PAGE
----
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Image of gavelIn DCAL’s second event of 2010, Speech Instructor Julie Homchick presented “Making Debate Useful in the Classroom,” which proved to be an ideal introduction to debate structure and process. Homchick began with a personal anecdote from early in her teaching career that highlighted the general misperception that debate can be as simple as splitting a class in half, tossing out a topic, and stepping back to let the learning happen, only to to hear cacophonous personal invective or the resounding thud of silence. She went on then to describe the more regulated back and forth process of standard policy debate, explaining the language of the field as well. An accompanying handout  contained both the vocabulary (e.g. case, resolution, harm, inherency, solvency) and a sample classroom activity.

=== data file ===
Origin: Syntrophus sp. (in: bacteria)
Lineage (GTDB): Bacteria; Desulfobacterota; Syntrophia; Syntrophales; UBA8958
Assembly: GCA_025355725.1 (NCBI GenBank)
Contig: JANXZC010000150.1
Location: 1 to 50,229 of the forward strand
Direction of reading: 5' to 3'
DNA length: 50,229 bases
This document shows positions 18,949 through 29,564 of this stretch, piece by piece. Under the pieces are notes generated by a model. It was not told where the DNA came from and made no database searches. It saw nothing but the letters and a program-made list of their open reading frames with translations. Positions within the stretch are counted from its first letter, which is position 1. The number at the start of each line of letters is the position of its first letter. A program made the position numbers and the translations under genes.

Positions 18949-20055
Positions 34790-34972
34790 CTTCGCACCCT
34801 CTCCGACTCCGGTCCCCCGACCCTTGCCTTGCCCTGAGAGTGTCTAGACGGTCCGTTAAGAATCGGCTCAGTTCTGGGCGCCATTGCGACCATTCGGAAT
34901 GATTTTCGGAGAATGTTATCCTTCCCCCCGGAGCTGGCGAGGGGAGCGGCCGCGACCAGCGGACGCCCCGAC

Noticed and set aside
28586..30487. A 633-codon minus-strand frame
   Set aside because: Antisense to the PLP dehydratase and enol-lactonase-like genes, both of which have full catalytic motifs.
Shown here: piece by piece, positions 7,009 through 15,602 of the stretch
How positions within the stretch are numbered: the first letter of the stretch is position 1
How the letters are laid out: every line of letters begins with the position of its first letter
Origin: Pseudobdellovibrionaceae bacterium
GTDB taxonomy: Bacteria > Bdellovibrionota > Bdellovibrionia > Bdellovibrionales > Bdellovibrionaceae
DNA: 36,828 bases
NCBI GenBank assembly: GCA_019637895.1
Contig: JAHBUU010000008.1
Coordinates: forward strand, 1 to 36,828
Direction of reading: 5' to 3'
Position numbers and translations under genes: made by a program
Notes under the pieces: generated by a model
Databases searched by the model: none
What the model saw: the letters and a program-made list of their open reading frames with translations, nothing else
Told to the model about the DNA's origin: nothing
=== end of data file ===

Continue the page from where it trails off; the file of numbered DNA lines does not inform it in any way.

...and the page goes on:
After presenting case construction and defense techniques, Homchick, stopwatch in hand, divided the participants into groups to practice the actual process. Topics for the different groups ranged from “The tenure system should be abolished in higher education” to “Dartmouth should introduce more technical and vocational courses into the curriculum.” The minutes ticked by rapidly as each group became absorbed in the activity.

At the conclusion, there was general agreement that the more formalized process of debate held great value for students, especially as it could contribute to the development of arguments in their own papers. However, one concern expressed was the risk of regular use of debate in the classroom possibly leading to papers that become too argumentative. Another advantage suggested was the use of a similar formalized structure as the basis of peer review or even self-reflection and review. As with all classroom activity choices, Homchick reminded attendees that one’s learning objectives should direct both the decision to use debate, as well as the content of the debate.

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info-fetishist

yeah, it's long -- I didn't have time to make it shorter

Feral Librarian

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